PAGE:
We talk with Randi Shubin Dresner, president and CEO of Island Harvest Food Bank, about what inspires her, what she would change about the food system and how technology has helped her group fight hunger and food waste.
Urban agriculture comes in many shapes and sizes. It's in cities and suburbs, and it encompasses everything from soil-based community gardens, to warehouses full of hydroponics, to rooftops farms supplying greens to the restaurants below. Inclusivity in urban agriculture will help our food system grow into a healthier and stronger system for all.
Aziz Dehkan is the Executive Director of the New York City Community Garden Coalition, which promotes the preservation, creation, and empowerment of community gardens. Read our interview to learn about the fascinating history of community gardens in NYC, and how these gardens are an amazing asset to any community.
Eating sustainably is hard and, from an environmental perspective, nutritional guidelines don't offer any clues as to how sustainable an eating plan might be. However you decide to eat, the UN Food and Agriculture Organization's (FAO) new report about agriculture and climate change gives little guidance on sustainable eating.
Big Ag's answer to climate change is GMOs, more centralized systems - and irrigation, irrigation, irrigation. We think the answer to building resilience in our food system might be a little closer to home, with innovative agricultural systems like rooftop farming and aquaponics.
The United Nations thinks so! Pulses - aka, dried beans, lentils, peas and chickpeas- are climate change-fighting super crops that provide people with an inexpensive and sustainable source of delicious protein. To help promote these amazing plants and their benefits for our health and environment, the UN declared 2016 to be the International Year of Pulses (IYP).
Too often, unsustainable agricultural practices are chosen because their environmental and social costs aren't considered. TEEBAgFood is attempting to apply true cost accounting to food production in order to shape a more sustainable food future.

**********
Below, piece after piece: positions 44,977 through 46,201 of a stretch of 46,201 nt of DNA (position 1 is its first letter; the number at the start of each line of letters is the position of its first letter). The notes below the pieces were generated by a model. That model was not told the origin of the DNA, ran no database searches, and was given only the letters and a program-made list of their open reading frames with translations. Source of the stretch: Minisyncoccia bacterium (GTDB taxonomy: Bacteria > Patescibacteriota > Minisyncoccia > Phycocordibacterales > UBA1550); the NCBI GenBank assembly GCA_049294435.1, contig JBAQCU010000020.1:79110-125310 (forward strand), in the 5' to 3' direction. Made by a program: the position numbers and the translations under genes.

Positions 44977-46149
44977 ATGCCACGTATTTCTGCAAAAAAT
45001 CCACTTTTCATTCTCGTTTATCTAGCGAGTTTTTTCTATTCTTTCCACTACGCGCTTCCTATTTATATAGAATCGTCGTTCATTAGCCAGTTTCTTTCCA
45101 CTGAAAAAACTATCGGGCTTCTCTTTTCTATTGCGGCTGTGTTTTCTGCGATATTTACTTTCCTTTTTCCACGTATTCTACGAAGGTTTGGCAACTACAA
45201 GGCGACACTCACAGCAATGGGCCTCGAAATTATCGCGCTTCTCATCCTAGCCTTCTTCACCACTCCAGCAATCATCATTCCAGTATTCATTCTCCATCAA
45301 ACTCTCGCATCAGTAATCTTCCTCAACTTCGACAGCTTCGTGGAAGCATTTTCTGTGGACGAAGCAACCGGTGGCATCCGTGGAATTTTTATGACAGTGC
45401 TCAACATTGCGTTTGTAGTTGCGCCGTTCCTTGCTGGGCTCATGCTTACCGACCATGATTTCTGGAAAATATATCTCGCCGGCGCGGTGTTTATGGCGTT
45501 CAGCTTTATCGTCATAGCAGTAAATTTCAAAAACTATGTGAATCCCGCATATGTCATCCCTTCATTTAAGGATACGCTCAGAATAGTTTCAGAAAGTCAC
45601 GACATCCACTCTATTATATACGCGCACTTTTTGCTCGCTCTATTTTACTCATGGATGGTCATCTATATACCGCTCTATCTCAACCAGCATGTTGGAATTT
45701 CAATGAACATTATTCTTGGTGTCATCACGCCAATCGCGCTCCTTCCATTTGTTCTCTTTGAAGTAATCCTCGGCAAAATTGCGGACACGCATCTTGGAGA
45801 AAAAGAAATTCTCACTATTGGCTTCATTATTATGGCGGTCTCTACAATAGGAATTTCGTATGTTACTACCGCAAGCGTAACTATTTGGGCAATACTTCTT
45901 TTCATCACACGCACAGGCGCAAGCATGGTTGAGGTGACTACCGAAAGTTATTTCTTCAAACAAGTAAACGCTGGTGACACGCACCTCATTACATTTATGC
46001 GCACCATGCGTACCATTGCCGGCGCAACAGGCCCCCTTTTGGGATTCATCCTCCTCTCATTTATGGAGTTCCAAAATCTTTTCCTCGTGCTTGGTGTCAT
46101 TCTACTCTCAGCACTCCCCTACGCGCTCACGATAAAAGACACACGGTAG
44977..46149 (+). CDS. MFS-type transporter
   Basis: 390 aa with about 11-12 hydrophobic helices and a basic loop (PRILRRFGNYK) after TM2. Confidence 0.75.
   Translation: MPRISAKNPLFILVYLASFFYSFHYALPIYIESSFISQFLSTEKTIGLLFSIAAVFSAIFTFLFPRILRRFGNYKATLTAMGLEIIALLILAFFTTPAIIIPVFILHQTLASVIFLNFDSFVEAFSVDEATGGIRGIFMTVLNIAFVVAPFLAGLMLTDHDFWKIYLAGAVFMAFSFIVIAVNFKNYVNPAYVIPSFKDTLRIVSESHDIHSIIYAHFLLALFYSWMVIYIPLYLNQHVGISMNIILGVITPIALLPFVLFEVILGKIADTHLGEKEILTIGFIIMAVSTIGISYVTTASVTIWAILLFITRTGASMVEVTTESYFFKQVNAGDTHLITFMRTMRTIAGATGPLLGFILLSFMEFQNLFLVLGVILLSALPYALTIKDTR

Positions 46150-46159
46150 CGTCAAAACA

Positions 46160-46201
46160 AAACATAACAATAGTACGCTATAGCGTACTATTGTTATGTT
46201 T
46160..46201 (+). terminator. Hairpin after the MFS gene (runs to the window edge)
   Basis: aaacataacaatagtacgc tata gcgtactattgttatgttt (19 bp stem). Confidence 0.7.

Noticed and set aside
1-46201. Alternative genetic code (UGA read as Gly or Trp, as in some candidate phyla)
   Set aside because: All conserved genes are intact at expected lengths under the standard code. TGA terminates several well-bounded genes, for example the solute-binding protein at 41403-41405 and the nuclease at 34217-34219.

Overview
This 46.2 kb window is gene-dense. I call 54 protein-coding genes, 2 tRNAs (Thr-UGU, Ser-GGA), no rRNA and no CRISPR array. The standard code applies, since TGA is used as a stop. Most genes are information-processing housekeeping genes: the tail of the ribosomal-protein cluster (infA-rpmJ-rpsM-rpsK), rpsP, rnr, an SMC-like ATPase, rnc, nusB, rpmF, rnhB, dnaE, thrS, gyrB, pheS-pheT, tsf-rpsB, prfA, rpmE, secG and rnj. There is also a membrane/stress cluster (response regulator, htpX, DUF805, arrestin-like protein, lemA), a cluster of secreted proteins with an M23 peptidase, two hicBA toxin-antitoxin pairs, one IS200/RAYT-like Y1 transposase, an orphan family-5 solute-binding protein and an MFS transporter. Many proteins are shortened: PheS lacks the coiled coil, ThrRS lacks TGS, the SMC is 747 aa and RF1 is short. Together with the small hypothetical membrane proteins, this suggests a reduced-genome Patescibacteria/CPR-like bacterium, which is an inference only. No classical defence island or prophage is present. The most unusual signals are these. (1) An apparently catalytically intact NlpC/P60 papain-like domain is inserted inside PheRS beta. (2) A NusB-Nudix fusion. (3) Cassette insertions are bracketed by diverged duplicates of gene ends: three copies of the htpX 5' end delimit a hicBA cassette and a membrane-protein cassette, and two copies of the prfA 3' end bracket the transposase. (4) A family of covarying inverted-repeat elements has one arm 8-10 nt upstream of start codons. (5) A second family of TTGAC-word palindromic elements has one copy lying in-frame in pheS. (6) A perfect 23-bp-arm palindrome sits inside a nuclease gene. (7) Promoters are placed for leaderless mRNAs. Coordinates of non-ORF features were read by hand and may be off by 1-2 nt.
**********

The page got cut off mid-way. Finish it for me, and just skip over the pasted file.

What does "food" mean to you? A new show about the expansive topic at the Cathedral of St. Join the Divine tackles the diversity of it and delivers it well done. The show, called The Value of Food, runs through April 3, 2016. Read on to learn more about the show.
You've probably heard the statistic that nearly 15 percent of households experience food insecurity in the US - a percentage that may make you wonder what you can do to help. Read on for our top picks on how you (and our government, too!) can make a difference.
Millions of Americans struggle to access healthful foods on a daily basis. In our last post on the topic, we discussed the reasons so many people experience food insecurity and how lack of access to good food impacts everyone in the United States - making it impossible for us to achieve true sustainability. The good news is that many organizations and programs are working to help solve this problem. Read on to learn more.
We've all heard it many times from our mothers, doctors and even Michelle Obama: eat more fruits and vegetables. But for millions of Americans, finding fresh food can be difficult. Local and organic food has become popular in mainstream culture, but a truly sustainable food system is impossible unless everyone can afford, and has access to, fresh, healthful food.
Hip hop and food issues are intertwined. Big food corporations like McDonald's use hip hop to sell burgers and fries, but food justice activist, international recording artist and one of this year's TEDxManhattan speakers DJ Cavem wants to flip the coin. He wants to see hip hop used to promote health and fresh food access.
Vice President Joe Biden (in)famously said that New York's LaGuardia Airport is in shambles. Imagine then the decrepit state of the less seen US infrastructure like the electrical grid, food distribution networks or clean water systems? Is it time for voters to make infrastructure a priority?
While access to fresh, healthy food is important to changing dietary trends, it's only one piece of the puzzle. A new project in South Los Angeles has set out to prove that another piece of the puzzle -- educating people how to cook whole foods -- can work wonders.